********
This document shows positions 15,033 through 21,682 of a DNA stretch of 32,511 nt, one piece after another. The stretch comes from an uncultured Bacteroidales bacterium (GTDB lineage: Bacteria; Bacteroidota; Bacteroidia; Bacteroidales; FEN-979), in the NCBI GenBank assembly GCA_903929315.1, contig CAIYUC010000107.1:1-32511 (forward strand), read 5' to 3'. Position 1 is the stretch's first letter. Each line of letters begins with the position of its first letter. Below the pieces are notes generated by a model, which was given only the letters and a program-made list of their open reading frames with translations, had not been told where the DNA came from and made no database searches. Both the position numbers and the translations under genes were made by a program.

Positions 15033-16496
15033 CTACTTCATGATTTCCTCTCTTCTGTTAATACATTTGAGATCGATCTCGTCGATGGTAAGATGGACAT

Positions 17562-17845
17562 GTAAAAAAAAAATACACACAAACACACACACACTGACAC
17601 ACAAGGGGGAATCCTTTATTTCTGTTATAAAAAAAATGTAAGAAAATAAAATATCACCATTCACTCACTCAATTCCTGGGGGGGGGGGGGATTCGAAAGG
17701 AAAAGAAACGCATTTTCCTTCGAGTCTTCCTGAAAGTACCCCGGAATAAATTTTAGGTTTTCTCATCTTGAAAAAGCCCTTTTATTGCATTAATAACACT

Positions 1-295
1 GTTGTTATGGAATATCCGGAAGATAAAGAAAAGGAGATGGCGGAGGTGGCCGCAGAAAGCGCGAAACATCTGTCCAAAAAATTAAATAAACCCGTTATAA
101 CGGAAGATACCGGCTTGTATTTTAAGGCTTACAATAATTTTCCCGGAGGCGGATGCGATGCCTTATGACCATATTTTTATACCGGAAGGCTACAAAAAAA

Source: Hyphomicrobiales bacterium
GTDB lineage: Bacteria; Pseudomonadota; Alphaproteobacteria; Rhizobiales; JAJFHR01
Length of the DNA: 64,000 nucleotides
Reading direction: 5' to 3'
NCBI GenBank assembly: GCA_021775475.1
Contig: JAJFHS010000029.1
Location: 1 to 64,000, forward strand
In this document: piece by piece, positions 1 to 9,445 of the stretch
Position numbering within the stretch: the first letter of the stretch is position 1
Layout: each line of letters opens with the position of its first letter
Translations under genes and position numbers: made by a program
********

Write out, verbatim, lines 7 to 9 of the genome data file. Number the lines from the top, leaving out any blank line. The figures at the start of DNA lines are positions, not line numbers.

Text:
17701 AAAAGAAACGCATTTTCCTTCGAGTCTTCCTGAAAGTACCCCGGAATAAATTTTAGGTTTTCTCATCTTGAAAAAGCCCTTTTATTGCATTAATAACACT

Positions 1-295
1 GTTGTTATGGAATATCCGGAAGATAAAGAAAAGGAGATGGCGGAGGTGGCCGCAGAAAGCGCGAAACATCTGTCCAAAAAATTAAATAAACCCGTTATAA